The two largest planets in the solar system, Jupiter and Saturn, are set to come within the range of kissing planets in the sky on Monday evening to set an intimacy that will not occur again until 2080.
This “great assemblage”, as is known to astronomers, occurs fortuitously on the winter solstice for those in the Northern Hemisphere, and early summer in the global south.
Both planets would actually be more than 730 million kilometers (400 million miles) away.
But due to their alignment with respect to the Earth, they will appear closer to each other at some point in about 400 years.
The optimal “conjugation” is scheduled to occur at 1822 GMT.
Given with a telescope or a good pair of binoculars, the two gas giants will be separated by no more than a fifth of the diameter of a full moon.
With the naked eye, they will merge into a “highly luminous” dual planet, said Florent Delefi of the Paris Observatory.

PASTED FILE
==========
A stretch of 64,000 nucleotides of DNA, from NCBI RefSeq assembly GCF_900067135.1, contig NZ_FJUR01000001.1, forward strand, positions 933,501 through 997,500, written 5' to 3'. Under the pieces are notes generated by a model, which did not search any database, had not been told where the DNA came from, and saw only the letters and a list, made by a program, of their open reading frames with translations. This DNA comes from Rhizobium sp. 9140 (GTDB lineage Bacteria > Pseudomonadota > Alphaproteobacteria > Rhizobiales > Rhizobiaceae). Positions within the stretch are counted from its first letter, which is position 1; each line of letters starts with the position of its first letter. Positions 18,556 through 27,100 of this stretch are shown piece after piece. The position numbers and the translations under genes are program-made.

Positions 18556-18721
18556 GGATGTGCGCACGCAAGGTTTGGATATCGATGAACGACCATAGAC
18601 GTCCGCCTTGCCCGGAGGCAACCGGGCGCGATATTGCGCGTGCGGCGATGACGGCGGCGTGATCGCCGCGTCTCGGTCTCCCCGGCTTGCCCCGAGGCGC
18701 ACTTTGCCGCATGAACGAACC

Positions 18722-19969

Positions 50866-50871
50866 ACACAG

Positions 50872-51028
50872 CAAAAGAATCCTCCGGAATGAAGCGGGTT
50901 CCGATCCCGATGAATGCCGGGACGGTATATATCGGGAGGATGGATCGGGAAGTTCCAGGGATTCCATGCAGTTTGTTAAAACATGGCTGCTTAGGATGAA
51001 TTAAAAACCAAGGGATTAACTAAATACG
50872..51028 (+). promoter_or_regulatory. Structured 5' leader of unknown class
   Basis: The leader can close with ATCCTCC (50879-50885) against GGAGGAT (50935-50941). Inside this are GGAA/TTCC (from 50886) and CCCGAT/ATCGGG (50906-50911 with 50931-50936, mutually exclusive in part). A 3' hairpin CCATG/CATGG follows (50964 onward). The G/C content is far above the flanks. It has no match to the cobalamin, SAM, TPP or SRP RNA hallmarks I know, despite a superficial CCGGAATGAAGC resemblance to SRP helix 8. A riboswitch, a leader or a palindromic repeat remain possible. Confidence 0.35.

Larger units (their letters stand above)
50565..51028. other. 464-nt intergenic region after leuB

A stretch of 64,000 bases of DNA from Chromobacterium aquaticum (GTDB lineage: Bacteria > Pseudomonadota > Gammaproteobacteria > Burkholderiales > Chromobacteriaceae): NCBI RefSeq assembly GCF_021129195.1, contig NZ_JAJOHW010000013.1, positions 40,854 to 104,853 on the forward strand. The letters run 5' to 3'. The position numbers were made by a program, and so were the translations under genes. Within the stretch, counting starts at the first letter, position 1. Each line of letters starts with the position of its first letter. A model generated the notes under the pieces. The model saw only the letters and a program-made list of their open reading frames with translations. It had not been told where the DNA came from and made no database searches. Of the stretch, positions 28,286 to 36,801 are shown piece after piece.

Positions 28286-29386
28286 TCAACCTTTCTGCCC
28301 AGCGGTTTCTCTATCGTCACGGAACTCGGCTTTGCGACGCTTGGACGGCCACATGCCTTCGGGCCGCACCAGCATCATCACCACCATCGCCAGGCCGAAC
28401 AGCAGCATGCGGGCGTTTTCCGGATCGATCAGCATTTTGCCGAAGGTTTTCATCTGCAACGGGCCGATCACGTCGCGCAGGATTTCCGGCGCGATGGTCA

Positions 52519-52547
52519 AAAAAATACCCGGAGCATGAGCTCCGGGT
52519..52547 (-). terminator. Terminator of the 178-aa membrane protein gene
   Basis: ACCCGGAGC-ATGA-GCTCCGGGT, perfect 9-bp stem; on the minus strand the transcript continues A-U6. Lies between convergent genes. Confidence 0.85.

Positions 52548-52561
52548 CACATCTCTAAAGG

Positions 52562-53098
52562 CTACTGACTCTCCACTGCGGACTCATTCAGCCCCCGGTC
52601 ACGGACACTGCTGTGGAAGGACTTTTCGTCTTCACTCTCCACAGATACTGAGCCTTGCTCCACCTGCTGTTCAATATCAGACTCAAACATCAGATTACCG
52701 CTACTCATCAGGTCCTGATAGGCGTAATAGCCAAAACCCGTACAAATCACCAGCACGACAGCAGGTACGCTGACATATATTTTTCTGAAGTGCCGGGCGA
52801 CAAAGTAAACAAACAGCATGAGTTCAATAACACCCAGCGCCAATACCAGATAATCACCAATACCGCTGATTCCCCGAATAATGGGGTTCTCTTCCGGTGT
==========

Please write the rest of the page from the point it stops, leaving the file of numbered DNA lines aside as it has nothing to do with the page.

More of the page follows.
Jupiter and Saturn last closed in 1623, but weather conditions in areas where reunification could be observed were blocked.
Visibility was clearly superior that during the Middle Ages before that, on 4 March 1226 to be precise.
The best viewing conditions on Monday will be clear skies and close to the equator.
People in Western Europe and with a vast swath of Africa must train their vision in the Southwest.
“The Grand Conjunction refers to the period when two planets hold a relatively equal position with respect to Earth,” Delefi said.
Jupiter, the larger planet, takes 12 years to orbit the Sun, while Saturn takes 29 years.
Every 20 years later, they appear on Earth to observers to get close to each other.
“With a small instrument – even a small pair of binoculars – people can see the equatorial band of Jupiter and its main satellites and rings of Saturn,” Delephi said.
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